Generally, compared with girls, boys usually have higher probability of using prescription drugs without doctors’ instruction. According to the US Youth Risk Behavior Surveillance (YRBS) 2015, male students had a higher prevalence of NMUPD than female ones.20 Similar situation also exist in China, according to previous studies.1 21 In addition, family could have different influences on boys and girls. For example, communication problems with their father significantly influenced boys’ well-being yet girls were more sensitive to the communication problems with their mother.22 Moreover, girls can be more easily affected by their parents’ behaviours such as problematic drinking and communication, compared with boys.22
The monitoring system of NMUPD is well conducted in developed regions, such as North America and Europe. In China, large-scale surveys on the family environment and NMUPD have been sporadic. A healthy surveillance system is warranted to be established. Therefore, this study was conducted to assess whether Chinese high school students had used prescription drugs non-medically, to determine the influences of the family environment on the NMUPD and to investigate whether there are any sex differences in the aforementioned associations.
Study design and participants
The current study used the secondary cross-sectional data collected from high school students in Guangdong who were sampled in the 2015 School-based Chinese Adolescents Health Survey. Multistage stratified cluster sampling was adopted to randomly sample school students in Guangdong Province. In stage 1, the province was categorised into three levels based on per capita gross domestic product (most, medium and least developed). Then, two cities were randomly chosen from each level. In stage 2, schools were categorised into three types: junior high (grades 7–9), senior high (grades 10–12) and vocational high schools (grades 10–12). In each city, six junior high, four senior high and two vocational high schools were randomly selected, depending on their locations (urban or suburban). In stage 3, two classes were randomly chosen from each grade in the selected schools (figure 1). All eligible students within the class were investigated. A total of 21 780 students were invited to participate in this study and 21 774 (99.97%) of these students provided usable information. The final sample included 10 297 (47.3%) boys and 11 010 (50.6%) girls. The students’ ages ranged from 12 to 20 years old, with the mean age of 15.4 (±1.85) years old. Most of the students (98.6%) in this study are Han nationality. Students were required to finish the self-report questionnaire anonymously in classrooms in the absence of teachers to avoid possible bias. The survey was conducted under the supervision of well-trained medical graduate students. Before the survey, participants were informed about the purpose and procedure of the study. In addition, they were told that participation was voluntary.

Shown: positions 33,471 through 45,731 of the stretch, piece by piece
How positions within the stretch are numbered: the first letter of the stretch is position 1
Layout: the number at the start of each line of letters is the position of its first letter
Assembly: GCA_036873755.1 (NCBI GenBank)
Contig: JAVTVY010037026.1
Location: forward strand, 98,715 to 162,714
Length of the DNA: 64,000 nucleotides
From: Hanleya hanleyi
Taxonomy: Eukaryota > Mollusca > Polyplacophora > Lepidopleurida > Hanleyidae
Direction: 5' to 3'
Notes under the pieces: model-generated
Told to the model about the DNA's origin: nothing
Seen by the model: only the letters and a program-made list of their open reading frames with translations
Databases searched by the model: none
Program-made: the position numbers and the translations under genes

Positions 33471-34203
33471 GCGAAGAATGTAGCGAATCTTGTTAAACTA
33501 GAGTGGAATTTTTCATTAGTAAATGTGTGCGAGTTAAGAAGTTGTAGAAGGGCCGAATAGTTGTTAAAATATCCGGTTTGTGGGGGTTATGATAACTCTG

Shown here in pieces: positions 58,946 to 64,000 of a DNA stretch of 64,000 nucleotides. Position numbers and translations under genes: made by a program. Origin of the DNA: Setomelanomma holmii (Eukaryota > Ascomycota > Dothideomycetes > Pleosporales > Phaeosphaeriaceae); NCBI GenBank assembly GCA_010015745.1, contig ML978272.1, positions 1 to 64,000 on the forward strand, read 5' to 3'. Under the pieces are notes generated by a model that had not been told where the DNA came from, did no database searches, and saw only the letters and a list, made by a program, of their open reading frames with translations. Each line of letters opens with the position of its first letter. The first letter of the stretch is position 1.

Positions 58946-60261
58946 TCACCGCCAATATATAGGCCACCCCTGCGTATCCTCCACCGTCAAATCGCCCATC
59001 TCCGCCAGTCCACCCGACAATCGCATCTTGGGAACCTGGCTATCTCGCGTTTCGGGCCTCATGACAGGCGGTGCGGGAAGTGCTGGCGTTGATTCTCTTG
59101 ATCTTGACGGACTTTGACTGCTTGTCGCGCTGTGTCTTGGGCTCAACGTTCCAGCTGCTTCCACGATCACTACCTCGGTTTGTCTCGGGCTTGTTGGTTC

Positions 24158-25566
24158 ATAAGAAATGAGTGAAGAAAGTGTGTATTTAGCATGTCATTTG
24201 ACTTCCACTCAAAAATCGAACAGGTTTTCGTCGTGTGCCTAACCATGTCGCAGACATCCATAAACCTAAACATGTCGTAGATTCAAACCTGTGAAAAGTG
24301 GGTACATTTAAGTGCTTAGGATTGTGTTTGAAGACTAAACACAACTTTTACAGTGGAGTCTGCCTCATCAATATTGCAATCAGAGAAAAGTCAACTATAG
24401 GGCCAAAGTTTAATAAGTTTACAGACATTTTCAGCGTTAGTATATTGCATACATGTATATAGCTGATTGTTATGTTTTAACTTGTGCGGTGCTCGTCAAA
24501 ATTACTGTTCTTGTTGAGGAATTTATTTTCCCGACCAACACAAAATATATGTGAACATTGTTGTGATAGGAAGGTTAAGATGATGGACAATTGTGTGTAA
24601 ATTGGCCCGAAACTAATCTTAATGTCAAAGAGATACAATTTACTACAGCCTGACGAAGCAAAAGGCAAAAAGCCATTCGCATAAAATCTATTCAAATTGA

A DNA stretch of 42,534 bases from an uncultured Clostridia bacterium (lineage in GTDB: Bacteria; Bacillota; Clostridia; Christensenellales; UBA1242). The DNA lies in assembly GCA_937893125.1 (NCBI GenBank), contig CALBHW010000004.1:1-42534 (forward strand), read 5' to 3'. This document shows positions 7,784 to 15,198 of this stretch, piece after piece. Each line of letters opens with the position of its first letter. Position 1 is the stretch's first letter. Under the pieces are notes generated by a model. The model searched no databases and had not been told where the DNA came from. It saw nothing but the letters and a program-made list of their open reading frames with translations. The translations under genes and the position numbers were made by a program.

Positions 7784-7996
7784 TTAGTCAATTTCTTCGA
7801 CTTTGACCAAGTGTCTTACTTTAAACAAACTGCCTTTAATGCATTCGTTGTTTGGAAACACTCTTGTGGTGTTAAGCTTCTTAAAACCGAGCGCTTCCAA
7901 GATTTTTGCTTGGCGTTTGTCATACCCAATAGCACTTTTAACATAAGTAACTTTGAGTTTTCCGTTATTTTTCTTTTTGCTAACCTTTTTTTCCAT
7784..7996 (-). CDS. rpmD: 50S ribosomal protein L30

Patient and public involvement
No patients or public were involved in the development of the research question, study design or data interpretation in this study.
Lifetime NMUPD (including opioids, sedatives, stimulants and the non-medical use of any of these drugs) was measured by asking students the following question: ‘have you ever taken the following medications not to treat sickness but just for fun or the feeling caused by the medication without a doctor’s prescription (responses were coded as 1=yes and 0=no)?’. Opioids included compound cough syrup with codeine, compound licorice tablets, tramadol hydrochloride and diphenoxylate. Stimulants included paracetamol caffeine aspirin powder. Sedatives included compound aminopyrine phenacetin tablets (barbiturates), diazepam or triazolam (benzodiazepines), phenobarbital and scopolamine hydrobromide tablets (barbiturates). All the drugs mentioned above were listed in the questionnaire for participants to choose. The list was generated based on to the report of Guangdong Food and Drug Administration, previous articles,21 23 advises from experts in substance misuse and paediatricians. The chosen drugs were reported to be easily obtained or widely misused by previous surveys.
Family environment and sociodemographic factors
Living arrangements were assessed by asking students with whom they live (with two biological parents, with one single parent, or with relatives other than parents). Family economic status was measured by asking students about their perceptions of their family’s current economic level (ranging from below average to above average). Pocket money was measured by asking students about the amount of pocket money they have per month (<200¥, 200–399¥ and >400¥, which equal to <25€, 25–50€ and >50€). Parental marital status was measured by asking students whether their parents’ relationships were harmonious, conflicting, apart or divorced, or others (eg, parent had passed away). Parental education level was assessed by asking students if either of their parents had received a high level of education (university and higher). Parental smoking and drinking patterns were assessed by asking students whether their father or mother ever smoked more than once a week or had been drunk in the last 12 months. Parental drug use was assessed by asking whether their parents ever use the mentioned prescription drugs without any medical intentions. Other sociodemographic variables included sex (1=male, 2=female), nationality (1=Han nationality, 0=other nationality) and age.